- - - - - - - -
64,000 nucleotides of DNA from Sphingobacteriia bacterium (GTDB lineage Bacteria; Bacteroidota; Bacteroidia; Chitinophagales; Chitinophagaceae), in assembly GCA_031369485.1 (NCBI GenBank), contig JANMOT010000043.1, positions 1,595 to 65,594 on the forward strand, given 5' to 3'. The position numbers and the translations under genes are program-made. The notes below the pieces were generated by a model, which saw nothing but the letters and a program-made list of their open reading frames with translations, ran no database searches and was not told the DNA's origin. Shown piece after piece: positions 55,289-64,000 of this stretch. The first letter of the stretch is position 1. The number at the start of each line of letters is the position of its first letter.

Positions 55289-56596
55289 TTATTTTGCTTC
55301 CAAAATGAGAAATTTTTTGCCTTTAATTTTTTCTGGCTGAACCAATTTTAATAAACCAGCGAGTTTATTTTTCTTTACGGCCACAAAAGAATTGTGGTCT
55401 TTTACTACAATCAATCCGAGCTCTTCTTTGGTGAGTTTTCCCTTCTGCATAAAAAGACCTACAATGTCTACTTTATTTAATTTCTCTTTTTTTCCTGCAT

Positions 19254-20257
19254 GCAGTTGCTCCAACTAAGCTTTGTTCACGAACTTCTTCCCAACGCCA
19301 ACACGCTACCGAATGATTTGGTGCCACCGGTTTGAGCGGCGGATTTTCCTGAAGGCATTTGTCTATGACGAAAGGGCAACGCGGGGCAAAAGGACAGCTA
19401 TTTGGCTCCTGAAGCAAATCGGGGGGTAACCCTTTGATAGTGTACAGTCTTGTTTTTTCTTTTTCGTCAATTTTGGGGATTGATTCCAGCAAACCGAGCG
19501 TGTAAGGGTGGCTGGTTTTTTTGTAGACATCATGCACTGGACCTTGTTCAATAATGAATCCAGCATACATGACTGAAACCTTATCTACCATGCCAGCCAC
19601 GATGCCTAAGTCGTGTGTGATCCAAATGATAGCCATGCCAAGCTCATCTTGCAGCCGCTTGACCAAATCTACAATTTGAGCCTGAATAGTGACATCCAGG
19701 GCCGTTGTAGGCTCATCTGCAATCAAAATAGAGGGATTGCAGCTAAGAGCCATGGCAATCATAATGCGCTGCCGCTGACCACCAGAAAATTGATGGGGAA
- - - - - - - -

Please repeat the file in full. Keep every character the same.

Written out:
64,000 nucleotides of DNA from Sphingobacteriia bacterium (GTDB lineage Bacteria; Bacteroidota; Bacteroidia; Chitinophagales; Chitinophagaceae), in assembly GCA_031369485.1 (NCBI GenBank), contig JANMOT010000043.1, positions 1,595 to 65,594 on the forward strand, given 5' to 3'. The position numbers and the translations under genes are program-made. The notes below the pieces were generated by a model, which saw nothing but the letters and a program-made list of their open reading frames with translations, ran no database searches and was not told the DNA's origin. Shown piece after piece: positions 55,289-64,000 of this stretch. The first letter of the stretch is position 1. The number at the start of each line of letters is the position of its first letter.

Positions 55289-56596
55289 TTATTTTGCTTC
55301 CAAAATGAGAAATTTTTTGCCTTTAATTTTTTCTGGCTGAACCAATTTTAATAAACCAGCGAGTTTATTTTTCTTTACGGCCACAAAAGAATTGTGGTCT
55401 TTTACTACAATCAATCCGAGCTCTTCTTTGGTGAGTTTTCCCTTCTGCATAAAAAGACCTACAATGTCTACTTTATTTAATTTCTCTTTTTTTCCTGCAT

Positions 19254-20257
19254 GCAGTTGCTCCAACTAAGCTTTGTTCACGAACTTCTTCCCAACGCCA
19301 ACACGCTACCGAATGATTTGGTGCCACCGGTTTGAGCGGCGGATTTTCCTGAAGGCATTTGTCTATGACGAAAGGGCAACGCGGGGCAAAAGGACAGCTA
19401 TTTGGCTCCTGAAGCAAATCGGGGGGTAACCCTTTGATAGTGTACAGTCTTGTTTTTTCTTTTTCGTCAATTTTGGGGATTGATTCCAGCAAACCGAGCG
19501 TGTAAGGGTGGCTGGTTTTTTTGTAGACATCATGCACTGGACCTTGTTCAATAATGAATCCAGCATACATGACTGAAACCTTATCTACCATGCCAGCCAC
19601 GATGCCTAAGTCGTGTGTGATCCAAATGATAGCCATGCCAAGCTCATCTTGCAGCCGCTTGACCAAATCTACAATTTGAGCCTGAATAGTGACATCCAGG
19701 GCCGTTGTAGGCTCATCTGCAATCAAAATAGAGGGATTGCAGCTAAGAGCCATGGCAATCATAATGCGCTGCCGCTGACCACCAGAAAATTGATGGGGAA